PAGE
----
If you aspire to change jobs this year and are wondering which bank to work for, you could consult our 2014 strategy primer. Alternatively, if you want to work for a European investment bank specifically, you may be interested in the latest note to come out from JPMorgan's banking analysts on the state of European banks and their investment banking arms.
This is the digested version of JPM's verdict on the European investment banking industry.
If JPMorgan analysts had their way, they would all be working for buying UBS. They point out that UBS is the best capitalized bank, that it has the largest private bank globally, and that it has managed to shrink it's overweight investment bank and turn into an 'asset gatherer.' The analysts point out that UBS has successfully moved away from fixed income, currency and commodity trading which is having a tough time and it's getting its costs under control.
While all of this is good news for the stability of UBS overall, it may be less good news for UBS's investment bankers who face additional cost savings (see point 1) and will see the revenue contribution of their fixed income colleagues slashed to a mere 5% by 2015. On the other hand, UBS's rude health leaves it will placed to deal with any new Swiss restrictions on banks' leverage ratios, which have the potential to cause further investment banking redundancies according to an article in the Financial Times today.
We've already noted the fine fettle of SocGen's corporate and investment bank, where early restructuring and a commitment to sales and trading seem to be delivering results.
JPMorgan's analysts are also partial to the French bank. They point out that deleveraging is over at SocGen, that legacy assets are no longer an issue and that the French bank now seems to offer "double digit earnings progression."
Even better, it seems that SocGen has nearly finished cost cutting (see point 1) and management at the bank have said some very supportive things about the corporate and investment banking business.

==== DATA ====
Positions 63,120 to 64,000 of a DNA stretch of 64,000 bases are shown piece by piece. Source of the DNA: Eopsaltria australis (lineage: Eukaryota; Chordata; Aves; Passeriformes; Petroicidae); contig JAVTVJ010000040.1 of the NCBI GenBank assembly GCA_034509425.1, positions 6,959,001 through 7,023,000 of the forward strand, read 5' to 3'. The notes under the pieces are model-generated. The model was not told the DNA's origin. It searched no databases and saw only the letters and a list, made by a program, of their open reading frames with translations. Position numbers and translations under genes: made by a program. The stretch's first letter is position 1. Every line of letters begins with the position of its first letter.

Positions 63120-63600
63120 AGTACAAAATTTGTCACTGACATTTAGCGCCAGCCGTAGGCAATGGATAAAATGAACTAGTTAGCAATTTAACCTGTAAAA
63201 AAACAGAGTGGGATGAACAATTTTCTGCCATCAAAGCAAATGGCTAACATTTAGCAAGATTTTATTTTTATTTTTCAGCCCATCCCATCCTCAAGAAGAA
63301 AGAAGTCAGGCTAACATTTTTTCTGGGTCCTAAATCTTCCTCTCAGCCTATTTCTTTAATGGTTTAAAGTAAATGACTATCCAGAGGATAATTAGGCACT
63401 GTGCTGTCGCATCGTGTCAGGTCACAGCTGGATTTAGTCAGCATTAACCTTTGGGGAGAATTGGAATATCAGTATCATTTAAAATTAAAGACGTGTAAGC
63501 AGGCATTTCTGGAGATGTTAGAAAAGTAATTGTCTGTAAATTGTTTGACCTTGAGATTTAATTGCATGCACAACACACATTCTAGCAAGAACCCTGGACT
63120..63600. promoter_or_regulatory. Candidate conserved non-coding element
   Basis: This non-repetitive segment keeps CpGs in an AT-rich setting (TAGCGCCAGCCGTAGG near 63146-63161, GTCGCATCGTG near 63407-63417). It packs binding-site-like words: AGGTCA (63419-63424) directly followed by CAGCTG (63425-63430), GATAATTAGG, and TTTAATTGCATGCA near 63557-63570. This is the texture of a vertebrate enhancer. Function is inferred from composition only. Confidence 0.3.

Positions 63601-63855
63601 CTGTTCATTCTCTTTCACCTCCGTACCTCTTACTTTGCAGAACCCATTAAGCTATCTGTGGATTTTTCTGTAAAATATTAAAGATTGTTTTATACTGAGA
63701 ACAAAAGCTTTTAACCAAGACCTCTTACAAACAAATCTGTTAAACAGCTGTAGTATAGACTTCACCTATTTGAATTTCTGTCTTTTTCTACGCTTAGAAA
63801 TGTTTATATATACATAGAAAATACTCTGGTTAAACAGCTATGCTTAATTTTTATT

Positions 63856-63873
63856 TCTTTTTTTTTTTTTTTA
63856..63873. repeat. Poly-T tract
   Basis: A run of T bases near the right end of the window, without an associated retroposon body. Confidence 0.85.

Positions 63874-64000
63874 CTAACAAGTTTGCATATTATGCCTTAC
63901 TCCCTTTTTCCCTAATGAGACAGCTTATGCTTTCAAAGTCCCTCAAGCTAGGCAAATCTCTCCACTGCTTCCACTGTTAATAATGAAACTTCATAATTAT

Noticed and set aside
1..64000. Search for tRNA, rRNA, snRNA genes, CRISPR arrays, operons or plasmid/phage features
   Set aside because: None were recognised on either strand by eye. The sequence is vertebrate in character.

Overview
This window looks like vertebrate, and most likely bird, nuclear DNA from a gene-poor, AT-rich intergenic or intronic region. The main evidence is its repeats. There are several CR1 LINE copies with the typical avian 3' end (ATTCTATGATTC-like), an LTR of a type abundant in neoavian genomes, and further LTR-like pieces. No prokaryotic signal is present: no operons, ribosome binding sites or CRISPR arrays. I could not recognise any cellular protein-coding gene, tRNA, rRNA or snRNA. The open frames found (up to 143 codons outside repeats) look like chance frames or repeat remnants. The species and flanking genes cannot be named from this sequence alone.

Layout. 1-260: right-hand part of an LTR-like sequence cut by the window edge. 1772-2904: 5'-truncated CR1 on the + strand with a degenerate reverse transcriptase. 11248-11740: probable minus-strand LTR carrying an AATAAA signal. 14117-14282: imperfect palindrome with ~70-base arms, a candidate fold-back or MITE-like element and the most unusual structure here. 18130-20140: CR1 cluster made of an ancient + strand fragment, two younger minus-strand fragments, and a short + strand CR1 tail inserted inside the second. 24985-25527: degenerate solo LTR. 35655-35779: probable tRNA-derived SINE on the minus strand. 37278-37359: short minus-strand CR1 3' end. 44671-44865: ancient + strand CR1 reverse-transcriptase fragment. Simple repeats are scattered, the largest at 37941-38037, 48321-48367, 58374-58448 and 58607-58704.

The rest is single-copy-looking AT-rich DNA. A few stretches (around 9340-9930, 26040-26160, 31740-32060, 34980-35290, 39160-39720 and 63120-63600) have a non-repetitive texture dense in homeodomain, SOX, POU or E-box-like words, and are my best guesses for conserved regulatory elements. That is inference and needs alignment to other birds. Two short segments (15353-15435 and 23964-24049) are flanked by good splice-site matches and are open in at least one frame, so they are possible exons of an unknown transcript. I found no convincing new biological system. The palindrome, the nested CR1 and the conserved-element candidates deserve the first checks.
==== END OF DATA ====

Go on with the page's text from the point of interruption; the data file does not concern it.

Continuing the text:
JPMorgan's analysts are also keen on Barclays, whose shares they expect to rise as the bank deleverages and cuts costs. However, Barclays' investment bankers have little reason for cheer. The Barclays investment case is based on its, "attractive and growing franchises in UK retail, cards, commercial banking and Africa," say JPMorgan's analysts. By comparison, the investment bank is a problem - it still consumes 50% of the bank's capital and delivers poor returns. Restructuring is needed.
2013 was a good year for US banking stocks. JPMorgan predicts that 2014 will be a good year for European banking stocks. Last year, the average US investment bank enjoyed a 37% increase in its share price, while the average European investment bank enjoyed a mere 9.6% increase (see chart below).
This year, JPMorgan thinks this trend will be reversed. European banks now look undervalued compared to US investment banks. Deutsche looks particularly undervalued (see chart below). This should, at least, provide some consolation to London-based investment bankers who are suddenly faced with share-based top-up payments to compensate for their lower bonuses under the European Union's bonus cap.